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Foliage temperature measurement and its application to agronomic research

R.C.G. Smith, H.D. Barrs and W.S. Meyer

CSIRO Centre for Irrigation Research Griffith NSW

The advent of low cost accurate hand held infrared thermometers makes possible the routine once-a-day measurement of foliage temperatures (Tf). Research at the CSIRO Centre for Irrigation Research has indicated several potential applications to the understanding of yield variations in field crops. These have been

(1) Measurement of transpiration rate (Ef) using the energy balance equation:

where λ is the latent heat, Rn net radiation, I the proportion of Rn intercepted, ρ air density, C heat capacity of air, T ambient temperature and ra the aerodynamic resistance calculated from crop height and windspeed.

(2) Canopy stomatal resistance (rc) derived from substituting Ef into the equation for vapour flux and solving for rc :

where e*(Tf) is the saturated vapour pressure at Tf , ea is ambient vapour pressure and γ the pschyrometric constant.

(3) Detecting the onset of stress. This is based on comparing the measured Tf with the theoretical foliage ambient-differential of a non stressed crop (Tf-Ta)ns predicted from meteorological data using the equation:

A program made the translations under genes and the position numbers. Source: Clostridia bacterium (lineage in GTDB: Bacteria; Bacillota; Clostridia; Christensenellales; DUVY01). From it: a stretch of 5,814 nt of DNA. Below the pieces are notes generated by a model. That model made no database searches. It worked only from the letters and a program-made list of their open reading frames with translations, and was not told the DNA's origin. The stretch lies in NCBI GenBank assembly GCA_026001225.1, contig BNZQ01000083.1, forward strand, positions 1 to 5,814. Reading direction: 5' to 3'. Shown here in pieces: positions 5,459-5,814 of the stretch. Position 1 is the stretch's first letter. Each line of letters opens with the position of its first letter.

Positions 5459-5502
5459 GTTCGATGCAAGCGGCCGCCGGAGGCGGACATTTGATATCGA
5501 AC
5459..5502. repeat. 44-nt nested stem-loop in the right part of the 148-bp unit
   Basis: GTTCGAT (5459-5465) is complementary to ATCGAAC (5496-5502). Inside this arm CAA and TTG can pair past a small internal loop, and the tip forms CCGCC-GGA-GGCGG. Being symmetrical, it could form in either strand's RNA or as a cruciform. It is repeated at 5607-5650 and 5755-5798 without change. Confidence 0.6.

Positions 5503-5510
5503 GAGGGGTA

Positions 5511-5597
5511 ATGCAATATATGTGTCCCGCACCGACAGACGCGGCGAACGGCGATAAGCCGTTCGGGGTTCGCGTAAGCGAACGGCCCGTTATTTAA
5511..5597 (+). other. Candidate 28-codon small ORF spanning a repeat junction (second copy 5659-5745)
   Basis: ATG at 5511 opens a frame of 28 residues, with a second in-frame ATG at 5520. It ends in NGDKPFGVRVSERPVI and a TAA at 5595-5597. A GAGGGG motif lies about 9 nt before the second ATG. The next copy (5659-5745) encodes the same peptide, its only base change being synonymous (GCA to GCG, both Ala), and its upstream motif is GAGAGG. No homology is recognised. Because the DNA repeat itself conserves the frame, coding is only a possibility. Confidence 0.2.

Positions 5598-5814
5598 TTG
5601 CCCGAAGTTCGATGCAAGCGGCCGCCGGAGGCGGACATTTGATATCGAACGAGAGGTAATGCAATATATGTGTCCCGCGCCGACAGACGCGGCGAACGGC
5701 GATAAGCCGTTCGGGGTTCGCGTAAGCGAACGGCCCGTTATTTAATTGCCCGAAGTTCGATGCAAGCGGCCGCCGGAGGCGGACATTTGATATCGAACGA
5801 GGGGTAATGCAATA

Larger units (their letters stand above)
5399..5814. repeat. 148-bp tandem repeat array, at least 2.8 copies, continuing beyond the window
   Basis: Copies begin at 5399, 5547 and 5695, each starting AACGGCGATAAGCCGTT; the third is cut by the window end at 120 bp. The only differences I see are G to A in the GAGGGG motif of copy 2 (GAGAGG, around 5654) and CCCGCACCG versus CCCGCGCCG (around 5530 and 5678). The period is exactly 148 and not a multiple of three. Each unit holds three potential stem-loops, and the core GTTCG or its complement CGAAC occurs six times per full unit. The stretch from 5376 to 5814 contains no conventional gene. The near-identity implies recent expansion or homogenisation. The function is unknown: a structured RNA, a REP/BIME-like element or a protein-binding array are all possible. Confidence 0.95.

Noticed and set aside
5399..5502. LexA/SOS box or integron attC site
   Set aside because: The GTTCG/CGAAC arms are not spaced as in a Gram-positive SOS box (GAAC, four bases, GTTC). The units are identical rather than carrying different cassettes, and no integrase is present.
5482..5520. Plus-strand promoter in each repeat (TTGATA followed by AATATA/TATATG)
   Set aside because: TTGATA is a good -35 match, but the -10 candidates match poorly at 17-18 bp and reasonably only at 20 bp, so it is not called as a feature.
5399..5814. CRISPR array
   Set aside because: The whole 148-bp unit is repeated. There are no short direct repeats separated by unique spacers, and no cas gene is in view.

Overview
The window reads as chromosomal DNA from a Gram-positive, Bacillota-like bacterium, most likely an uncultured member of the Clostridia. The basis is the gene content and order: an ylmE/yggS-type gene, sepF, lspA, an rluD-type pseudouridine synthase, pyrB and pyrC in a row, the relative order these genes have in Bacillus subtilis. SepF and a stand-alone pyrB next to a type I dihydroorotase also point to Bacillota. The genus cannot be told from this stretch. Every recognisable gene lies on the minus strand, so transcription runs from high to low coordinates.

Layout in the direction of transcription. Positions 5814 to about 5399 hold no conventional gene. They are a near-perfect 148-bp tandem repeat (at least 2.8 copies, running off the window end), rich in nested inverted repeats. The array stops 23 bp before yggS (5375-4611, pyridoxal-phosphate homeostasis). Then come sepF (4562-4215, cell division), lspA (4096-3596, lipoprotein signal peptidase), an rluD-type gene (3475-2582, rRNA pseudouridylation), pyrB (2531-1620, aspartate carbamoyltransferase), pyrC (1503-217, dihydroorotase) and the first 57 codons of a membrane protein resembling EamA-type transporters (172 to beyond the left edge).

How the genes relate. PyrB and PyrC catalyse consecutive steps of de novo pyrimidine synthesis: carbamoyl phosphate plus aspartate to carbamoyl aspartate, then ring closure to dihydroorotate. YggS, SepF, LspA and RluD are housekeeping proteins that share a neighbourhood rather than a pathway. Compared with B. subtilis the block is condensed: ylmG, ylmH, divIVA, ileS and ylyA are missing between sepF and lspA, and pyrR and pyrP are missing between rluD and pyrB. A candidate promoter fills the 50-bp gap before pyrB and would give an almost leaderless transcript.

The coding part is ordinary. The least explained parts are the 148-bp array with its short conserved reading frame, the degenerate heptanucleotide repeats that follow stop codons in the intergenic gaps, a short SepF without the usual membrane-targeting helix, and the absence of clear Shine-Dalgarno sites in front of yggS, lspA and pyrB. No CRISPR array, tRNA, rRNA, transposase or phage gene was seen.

where Δ is the slope of the saturation vapour pressure ambient temperature curve, e*(Ta) is the saturation vapour pressure at Ta and rc' is the non stressed canopy stomatal resistance which for2wheat we have predicted as a function of LAI and vapour pressure deficit (r =0.83).

4) The residual resistant to CO2 fixation (rm) using the vapour flux equation for photosynthesis of:

where Pn is the net photosynthetic rate measured with a portable canopy technique, dCO2 the concentration gradient and 1.6 the ratio between the molecular diffusivities of H2O/CO2.

Once-a-day measurements of foliage temperature around solar noon by infrared thermometry enable the above four equations to be used to analyse the importance of several key yield determining parameters in agronomic experiments or commercial field crops. Application of these equations requires associated meteorological data and for the last equation a transient measurement of photosynthetic rate at the time of Tf measurement is .needed. Consequently with the use of infrared thermometry crop parameters which previously have been mainly measured in leaf chambers can now be easily estimated for real crop situations. Examples using the above 4 equations will be given in the associated talk using data from cotton, maize and wheat.

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